Talansky touches pavement, BMC steers clear of trouble in nervous stage

Tour de France stage 5 was a nervous affair that saw Cannondale-Garmin suffer crashes, but BMC Racing rode strong to protect van Garderen.

Photo: TDW

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AMIENS, France (VN) — Cannondale-Garmin suffered a tough day in the saddle Wednesday, losing Kiwi veteran Jack Bauer and seeing its GC man, Andrew Talansky, touch pavement.

Talansky finished safely in the front group, crossing the line 37th to remain 20th overall, 2:51 back. Cannondale-Garmin sport director Charly Wegelius told VeloNews he did not believe Talansky was seriously injured.

“Andrew had a crash, and damaged his left hip, but I don’t think it’s anything. We have to wait to see what the doctors say,” Wegelius told VeloNews at the team bus. “Andrew crashed earlier in the stage, and I think he scraped through that big crash.”

Talansky survived the rigors of the cobblestones Tuesday to stay with the favorites, but riders woke up Wednesday to rain and buffeting wind that made the 189km fifth stage anything but easy.

Like many teams, Cannondale-Garmin suffered its fair share of crashes. Dylan Van Baarle was involved in the major crash that blocked the road in the closing hour of racing, while Bauer crashed twice early, and was forced to abandon. Nathan Haas also went down during the stage.

“Jack fell on the [Nacer] Bouhanni crash, and then again a second time,” Wegelius said. “He fell off when he was chasing back, on the same wound. He’s fallen off every day in the Tour. He’s not a softy.”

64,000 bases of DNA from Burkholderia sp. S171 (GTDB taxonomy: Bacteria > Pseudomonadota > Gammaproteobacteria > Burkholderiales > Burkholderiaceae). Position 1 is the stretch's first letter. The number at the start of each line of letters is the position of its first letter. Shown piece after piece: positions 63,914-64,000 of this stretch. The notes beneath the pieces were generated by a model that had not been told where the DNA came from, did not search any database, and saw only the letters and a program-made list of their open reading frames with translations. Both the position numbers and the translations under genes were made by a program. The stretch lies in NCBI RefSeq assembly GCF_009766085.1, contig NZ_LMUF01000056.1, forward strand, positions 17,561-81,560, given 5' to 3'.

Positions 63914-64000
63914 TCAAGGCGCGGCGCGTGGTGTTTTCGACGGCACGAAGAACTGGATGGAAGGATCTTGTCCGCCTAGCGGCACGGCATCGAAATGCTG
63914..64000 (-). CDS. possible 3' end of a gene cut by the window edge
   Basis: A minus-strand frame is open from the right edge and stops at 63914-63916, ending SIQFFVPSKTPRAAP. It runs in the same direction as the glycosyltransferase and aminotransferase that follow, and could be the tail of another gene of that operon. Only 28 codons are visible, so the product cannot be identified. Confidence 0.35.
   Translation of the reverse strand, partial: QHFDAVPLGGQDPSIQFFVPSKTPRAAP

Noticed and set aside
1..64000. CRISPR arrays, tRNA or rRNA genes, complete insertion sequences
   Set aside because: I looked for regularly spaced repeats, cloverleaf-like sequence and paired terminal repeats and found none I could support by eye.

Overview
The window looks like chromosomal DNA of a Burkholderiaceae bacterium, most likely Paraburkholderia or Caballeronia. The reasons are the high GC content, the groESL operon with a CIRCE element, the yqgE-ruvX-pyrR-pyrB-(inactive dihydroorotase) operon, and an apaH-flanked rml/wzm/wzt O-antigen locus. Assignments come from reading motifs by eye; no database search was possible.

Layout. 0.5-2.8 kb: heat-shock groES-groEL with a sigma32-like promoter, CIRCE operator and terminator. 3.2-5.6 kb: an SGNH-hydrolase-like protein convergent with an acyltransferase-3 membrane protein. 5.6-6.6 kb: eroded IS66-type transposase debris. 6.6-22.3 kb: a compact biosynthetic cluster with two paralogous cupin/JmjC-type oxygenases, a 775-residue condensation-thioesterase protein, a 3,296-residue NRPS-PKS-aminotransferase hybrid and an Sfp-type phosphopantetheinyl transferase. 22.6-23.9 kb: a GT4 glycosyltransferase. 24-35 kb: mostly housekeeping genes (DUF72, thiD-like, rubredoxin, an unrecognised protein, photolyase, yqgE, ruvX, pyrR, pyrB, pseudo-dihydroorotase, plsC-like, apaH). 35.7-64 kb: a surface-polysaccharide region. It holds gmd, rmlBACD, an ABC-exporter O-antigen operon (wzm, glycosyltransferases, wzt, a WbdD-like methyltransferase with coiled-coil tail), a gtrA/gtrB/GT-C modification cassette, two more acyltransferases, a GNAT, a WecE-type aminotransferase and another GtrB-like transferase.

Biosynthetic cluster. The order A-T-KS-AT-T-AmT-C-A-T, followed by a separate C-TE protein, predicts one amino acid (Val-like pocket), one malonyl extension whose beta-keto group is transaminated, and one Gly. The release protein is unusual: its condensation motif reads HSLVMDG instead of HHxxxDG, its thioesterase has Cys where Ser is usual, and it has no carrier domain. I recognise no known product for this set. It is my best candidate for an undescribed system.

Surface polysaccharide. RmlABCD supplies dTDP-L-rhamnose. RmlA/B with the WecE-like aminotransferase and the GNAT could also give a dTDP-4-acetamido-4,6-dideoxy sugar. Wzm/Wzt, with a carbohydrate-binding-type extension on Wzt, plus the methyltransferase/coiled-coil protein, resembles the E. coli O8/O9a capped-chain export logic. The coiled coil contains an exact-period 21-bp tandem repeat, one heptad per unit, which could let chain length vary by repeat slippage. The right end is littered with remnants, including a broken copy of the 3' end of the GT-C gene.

At the BMC bus, riders were shaking their heads at how nervous and stressful the stage became.

“It was very hard today, with the wind and the rain. It was very nervous. There was more tension today than there was yesterday,” said BMC’s Samuel Sánchez. “The nerves grew during the stage. There was a crash, then more nerves, then another crash, and even more tension.”

BMC continues to ride as a unit to protect Tejay van Garderen, who got through the day unscathed to remain third overall, 25 seconds back. Red jerseys were massed at the front of the peloton all day.

“Everyone thought today was going to be the relaxed day in the Tour, but with the wind and the rain, [it] made it anything but relaxed,” van Garderen said. “I have one of the strongest teams here, and the guys sat on the front all day, and I didn’t have to leave third position. It costs a bit of energy, but it’s worth it to stay ahead of the splits and the crashes.”

The peloton should see a reprieve Thursday, with forecasters calling for partly sunny skies, highs in the upper 60s, but with winds gusting up to 20kph in the afternoon.

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